PCB Council Toughens Rules Following Unrest

29

By Ed Offley

Pcb CircleIn the aftermath of unprecedented civil disorder by hundreds of out-of-state troublemakers during the last weekend in March, Police Chief J.R. Talamantez raised the primal issue confronting Panama City Beach:

“We have to figure out what kind of a city we want to be,” he told City Council during an emergency meeting on April 1.

Sparked by an out-of-state social media campaign calling for a “Panamaniac” takeover of the city’s streets, thousands of out-of-state men, including known street gang members, swarmed the Beach on Saturday and early Sunday, March 26-27. The crowds shut down streets, and engaged in mass looting and other criminal acts that area business leaders said terrorized residents and early family visitors to the city.

Forewarned of the event by social media posts, City Manager Drew Whitman and Chief Talamantez prepared the best way they could, by contacting other local and state law enforcement agencies for reinforcements. More than 130 law enforcement officers were on the streets – nearly twice the city police department’s entire 77-member roster – when the unruly crowds began their rampage.

“These weren’t college-age people coming down here to have a good time,” a furious Mayor Mark Sheldon told the packed City Council chamber. “These are people who came here to be lawless and nothing more. They came here to wreak havoc, and that’s what they did.”
When the night of mayhem had ended, police had arrested 161 people on a total of 120 charges, including 60 on gun charges and 70 for illegal drugs. Police reports showed that half of those arrested had come down from Alabama, where the unsanctioned “Panamaniac” gathering had been heavily promoted. Police seized 75 illegal weapons, including a number of AR-15 assault rifles.

Sheldon and Council members – along with dozens of residents at the April 1 meeting – showered praise on law enforcement members who braved the chaos to reassert control and arrest wrongdoers.

One weapon that proved vital to their effort was the Bay County Real Time Operations Center, a collaborative effort between the Bay County Sheriff’s Office, other local police departments and participating businesses. The network provides relevant video and other information directly to law enforcement on the streets. Operating since last November, a primary element of BAYROC is a network of traffic, school and participating business video cameras to assist law enforcement officers responding to a crime.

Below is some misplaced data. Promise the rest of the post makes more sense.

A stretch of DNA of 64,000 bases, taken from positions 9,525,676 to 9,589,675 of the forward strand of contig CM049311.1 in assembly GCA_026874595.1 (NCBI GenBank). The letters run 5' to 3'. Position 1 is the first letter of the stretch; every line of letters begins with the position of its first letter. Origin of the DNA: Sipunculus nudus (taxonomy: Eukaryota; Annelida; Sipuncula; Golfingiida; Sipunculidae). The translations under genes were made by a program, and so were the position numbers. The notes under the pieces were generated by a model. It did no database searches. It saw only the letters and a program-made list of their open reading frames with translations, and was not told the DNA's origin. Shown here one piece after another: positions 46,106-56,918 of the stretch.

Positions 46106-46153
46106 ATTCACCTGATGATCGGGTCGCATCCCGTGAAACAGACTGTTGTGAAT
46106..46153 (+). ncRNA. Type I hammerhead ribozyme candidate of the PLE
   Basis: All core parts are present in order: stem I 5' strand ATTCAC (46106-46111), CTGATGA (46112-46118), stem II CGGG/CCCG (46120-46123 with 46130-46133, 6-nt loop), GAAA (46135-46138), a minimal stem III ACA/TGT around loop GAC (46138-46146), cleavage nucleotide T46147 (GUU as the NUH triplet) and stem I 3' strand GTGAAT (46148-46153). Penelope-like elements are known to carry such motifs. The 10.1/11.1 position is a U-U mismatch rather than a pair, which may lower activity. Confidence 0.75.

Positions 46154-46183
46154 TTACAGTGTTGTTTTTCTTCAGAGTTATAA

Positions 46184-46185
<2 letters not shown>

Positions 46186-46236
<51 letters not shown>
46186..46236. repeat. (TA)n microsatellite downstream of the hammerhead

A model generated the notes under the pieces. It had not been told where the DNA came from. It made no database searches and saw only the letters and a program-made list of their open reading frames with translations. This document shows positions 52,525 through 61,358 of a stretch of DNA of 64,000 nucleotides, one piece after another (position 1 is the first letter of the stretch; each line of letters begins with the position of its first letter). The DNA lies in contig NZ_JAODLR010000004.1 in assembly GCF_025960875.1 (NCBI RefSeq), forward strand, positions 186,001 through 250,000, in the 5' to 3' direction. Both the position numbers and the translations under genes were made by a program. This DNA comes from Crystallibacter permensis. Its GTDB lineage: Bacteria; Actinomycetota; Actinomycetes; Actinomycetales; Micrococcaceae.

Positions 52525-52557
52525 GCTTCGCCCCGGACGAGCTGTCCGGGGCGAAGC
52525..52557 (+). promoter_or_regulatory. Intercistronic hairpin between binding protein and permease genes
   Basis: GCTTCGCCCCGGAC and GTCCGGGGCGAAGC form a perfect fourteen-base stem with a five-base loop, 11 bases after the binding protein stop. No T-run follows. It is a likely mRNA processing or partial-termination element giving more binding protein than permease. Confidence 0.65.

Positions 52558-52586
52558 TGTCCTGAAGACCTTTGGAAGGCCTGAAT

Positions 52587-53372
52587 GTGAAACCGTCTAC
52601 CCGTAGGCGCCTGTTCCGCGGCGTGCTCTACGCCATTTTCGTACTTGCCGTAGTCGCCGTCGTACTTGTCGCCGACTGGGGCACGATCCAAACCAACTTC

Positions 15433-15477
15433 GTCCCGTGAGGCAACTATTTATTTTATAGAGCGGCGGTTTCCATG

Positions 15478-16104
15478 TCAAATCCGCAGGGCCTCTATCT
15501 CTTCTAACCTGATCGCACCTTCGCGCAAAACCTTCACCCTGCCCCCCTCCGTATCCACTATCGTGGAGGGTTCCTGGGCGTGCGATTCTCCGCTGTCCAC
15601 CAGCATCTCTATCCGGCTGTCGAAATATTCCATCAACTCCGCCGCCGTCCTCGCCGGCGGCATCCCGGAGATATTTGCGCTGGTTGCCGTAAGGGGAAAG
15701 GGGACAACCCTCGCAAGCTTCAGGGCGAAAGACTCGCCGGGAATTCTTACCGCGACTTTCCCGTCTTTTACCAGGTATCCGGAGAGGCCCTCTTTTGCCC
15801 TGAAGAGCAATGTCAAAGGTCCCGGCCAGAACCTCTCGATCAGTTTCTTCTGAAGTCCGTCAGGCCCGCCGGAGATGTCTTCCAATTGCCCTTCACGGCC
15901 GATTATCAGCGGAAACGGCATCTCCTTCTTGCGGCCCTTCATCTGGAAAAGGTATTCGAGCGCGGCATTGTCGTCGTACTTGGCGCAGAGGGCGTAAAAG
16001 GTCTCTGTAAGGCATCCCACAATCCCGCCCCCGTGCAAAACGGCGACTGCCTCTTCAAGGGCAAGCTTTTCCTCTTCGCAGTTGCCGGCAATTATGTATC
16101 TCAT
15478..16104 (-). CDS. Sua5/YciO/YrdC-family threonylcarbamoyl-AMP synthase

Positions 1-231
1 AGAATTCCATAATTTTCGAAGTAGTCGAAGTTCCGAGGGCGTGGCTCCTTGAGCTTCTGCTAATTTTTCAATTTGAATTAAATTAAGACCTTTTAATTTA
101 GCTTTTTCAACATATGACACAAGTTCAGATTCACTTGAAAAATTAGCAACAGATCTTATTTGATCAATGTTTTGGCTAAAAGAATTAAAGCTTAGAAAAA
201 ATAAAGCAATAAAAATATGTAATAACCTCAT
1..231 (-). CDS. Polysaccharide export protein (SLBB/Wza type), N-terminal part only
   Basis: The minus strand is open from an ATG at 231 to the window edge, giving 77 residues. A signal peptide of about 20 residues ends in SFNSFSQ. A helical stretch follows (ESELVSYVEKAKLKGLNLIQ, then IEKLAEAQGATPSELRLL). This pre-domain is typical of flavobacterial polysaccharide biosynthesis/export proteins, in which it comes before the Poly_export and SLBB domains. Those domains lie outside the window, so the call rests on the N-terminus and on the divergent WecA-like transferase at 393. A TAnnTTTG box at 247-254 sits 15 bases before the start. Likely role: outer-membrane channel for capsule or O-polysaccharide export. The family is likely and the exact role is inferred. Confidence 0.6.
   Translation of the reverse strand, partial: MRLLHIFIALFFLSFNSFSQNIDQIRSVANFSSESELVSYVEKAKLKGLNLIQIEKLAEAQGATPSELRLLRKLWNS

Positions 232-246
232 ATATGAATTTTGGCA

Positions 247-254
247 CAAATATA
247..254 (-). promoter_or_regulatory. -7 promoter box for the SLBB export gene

Even so, Beach officials realized that more is needed to prevent future mob invasions. Sheldon and Council members have taken swift action to bolster the city’s defenses. During the emergency meeting, Council held the first reading of an emergency response ordinance that Sheldon said will provide the city with the ability not only to respond more rapidly to such an emergency, but to take pre-emptive action in the face of an impending threat.
Drafted in the days following the unrest, Ordinance 1586 authorizes the city manager to declare a state of emergency in lieu of requiring an emergency City Council meeting to formally vote on such a measure. “We wanted to give the city manager quicker authority,” Sheldon explained. “It can take up to six hours (for the council) to call an emergency meeting. … (With) this, we’ll go from six hours to six minutes.”

The emergency powers authorized in the ordinance include:
• The establishment of curfews in all or part of the city;
• The prohibition of the sale, distribution, or service of any alcoholic beverage;
• The prohibition of the possession or consumption of alcoholic beverages other than on a person’s own premises;
• The closing of any area of public or private gatherings;
• The prohibition of the rental or operation of any low-speed vehicle, golf cart, or other vehicles found to be “incompatible” with normal and safe traffic flow;
• The termination of utility services at any real property address;
• The suspension, revocation, or denial of any previously granted special event permit;
• Authorization for city personnel to enter private property and provide “emergency nuisance abatement” if needed, and for city personnel to provide emergency assistance to private property or businesses critically affected by the declared emergency;
• The authorization to close any public beach access or portion of the sandy beach.

In addition, the new ordinance will grant the city manager the power to enact “advanced preventative measures” if it is determined that “a reasonable likelihood” exists that a civil emergency will occur in the city within the next 12 hours. This includes the ban on low-speed vehicles, canceling special event permits, use of city property to detain or impound persons or property, and beach closures.

Sheldon told the meeting that the ordinance balances the need for action in a civil emergency against the constitutional rights of people, including visitors. A declared state of emergency will automatically expire after a maximum of 72 hours and a formal City Council vote is required to extend beyond that period.

Whitman told PCB Life that the measure will give the city “the ability to quickly and effectively reduce dangers and disburse dangerous crowds as well as congestion in areas where we see a high amount of vehicle and pedestrian traffic.”

“The hope is that it will alleviate any type of mob mentality from the very beginning,” Whitman added.

Passed unanimously at the first reading, Ordinance 1586 was scheduled to undergo a second reading and final vote by City Council at its April 14 meeting.